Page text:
The course has two distinct sections, and students may apply to either or both. A single letter of application will suffice for any section(s) of the course, but applicants should be sure to include the appropriate supporting materials for the section(s) of the course to which application is being made.
Students who have participated in the Columbia University Dutch summer course before, may apply again.
APPLICATIONS FOR ALL SESSIONS ARE DUE MARCH 1, 2014 - one week of 17th-century Dutch (morning sessions focus on reading strategies of printed text while afternoon sessions focus on early modern paleography [(Week I (6/9-6/12)] - two weeks of Modern Dutch for Reading Knowledge [(Week II & III (6/16 - 6/19 & 6/23 - 6/26)]
Description of the course and requirements for admission
Week I: 17th-century Dutch texts/paleography workshop The workshop will cover handwriting and reading strategies of 17th-century printed texts.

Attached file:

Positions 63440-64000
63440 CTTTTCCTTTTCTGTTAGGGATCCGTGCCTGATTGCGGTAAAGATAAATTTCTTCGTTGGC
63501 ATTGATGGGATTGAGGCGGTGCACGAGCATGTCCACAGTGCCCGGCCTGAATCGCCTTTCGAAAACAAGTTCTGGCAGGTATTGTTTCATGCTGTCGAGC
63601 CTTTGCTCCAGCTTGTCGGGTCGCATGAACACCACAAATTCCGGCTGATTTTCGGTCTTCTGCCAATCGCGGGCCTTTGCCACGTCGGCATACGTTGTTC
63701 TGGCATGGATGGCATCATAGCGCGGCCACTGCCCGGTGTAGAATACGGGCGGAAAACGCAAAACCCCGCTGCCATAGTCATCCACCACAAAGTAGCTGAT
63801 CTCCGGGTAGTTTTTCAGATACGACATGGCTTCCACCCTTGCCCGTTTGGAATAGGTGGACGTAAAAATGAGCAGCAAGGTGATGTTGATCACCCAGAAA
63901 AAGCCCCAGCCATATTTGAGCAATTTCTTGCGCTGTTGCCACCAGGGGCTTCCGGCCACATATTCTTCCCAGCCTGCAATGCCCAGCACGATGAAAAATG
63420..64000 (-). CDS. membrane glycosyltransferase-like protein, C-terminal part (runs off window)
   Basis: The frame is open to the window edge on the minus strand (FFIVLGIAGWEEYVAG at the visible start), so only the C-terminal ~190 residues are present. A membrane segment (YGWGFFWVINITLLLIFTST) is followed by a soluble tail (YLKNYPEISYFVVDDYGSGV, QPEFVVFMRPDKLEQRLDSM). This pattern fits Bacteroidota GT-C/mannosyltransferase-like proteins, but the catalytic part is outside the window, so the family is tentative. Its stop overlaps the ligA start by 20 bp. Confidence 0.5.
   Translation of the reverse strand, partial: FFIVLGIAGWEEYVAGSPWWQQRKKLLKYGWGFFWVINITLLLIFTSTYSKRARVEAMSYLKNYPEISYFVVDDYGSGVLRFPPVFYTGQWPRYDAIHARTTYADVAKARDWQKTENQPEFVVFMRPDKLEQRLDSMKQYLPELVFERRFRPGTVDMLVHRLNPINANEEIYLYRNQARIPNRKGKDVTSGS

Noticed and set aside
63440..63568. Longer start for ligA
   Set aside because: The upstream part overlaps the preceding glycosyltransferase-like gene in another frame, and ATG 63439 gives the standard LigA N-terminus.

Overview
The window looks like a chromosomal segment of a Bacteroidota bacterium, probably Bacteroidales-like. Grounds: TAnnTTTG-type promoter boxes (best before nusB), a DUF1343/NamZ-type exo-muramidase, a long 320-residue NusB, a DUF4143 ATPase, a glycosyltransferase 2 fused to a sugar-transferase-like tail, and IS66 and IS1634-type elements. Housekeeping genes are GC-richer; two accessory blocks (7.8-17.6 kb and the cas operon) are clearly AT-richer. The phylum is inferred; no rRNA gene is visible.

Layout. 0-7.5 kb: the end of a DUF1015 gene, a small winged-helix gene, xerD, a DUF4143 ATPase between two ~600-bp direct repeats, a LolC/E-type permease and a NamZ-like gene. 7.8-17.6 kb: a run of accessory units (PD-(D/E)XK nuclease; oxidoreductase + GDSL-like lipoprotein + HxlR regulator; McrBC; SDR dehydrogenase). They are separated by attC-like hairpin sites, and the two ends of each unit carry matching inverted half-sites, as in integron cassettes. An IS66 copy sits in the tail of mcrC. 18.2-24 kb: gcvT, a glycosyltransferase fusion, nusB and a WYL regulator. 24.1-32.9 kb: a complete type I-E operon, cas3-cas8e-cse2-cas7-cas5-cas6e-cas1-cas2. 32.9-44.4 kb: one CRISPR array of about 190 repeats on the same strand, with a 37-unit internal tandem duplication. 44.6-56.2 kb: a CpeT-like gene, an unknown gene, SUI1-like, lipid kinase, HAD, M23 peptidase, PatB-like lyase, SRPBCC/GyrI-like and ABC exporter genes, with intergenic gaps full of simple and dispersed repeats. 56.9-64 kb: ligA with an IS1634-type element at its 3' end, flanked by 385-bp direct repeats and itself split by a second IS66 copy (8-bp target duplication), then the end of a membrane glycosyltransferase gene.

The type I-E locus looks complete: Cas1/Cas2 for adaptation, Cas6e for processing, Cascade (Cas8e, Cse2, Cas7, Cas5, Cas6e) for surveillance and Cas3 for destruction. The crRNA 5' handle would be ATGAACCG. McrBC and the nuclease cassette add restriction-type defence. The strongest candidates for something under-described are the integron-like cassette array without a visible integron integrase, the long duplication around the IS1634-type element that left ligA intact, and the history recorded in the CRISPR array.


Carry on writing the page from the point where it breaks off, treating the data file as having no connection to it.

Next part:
Open to all graduate students with the equivalent of 2 semesters or more of Dutch at the university level or the equivalent level through self-study. Interested students should submit a letter of application explaining their reason for registration. Students must submit transcripts showing their successful completion of required coursework or other evidence of competence in the language. Students who are unsure if their level of Dutch is satisfactory should contact Wijnie de Groot to arrange an evaluation (email@example.com).
Week II & III: Modern Dutch for Reading Knowledge This section will cover reading skills, grammar and vocabulary in modern Dutch.
Open to all graduate students with the equivalent of 3 semesters or more of Dutch at the university level or the equivalent level through self-study; or 2 full years of German at the university level. Students must submit transcripts showing their successful completion of required coursework or other evidence of competence in the
language. Students who are unsure if their level of Dutch is satisfactory should contact Wijnie de Groot to arrange an evaluation (firstname.lastname@example.org).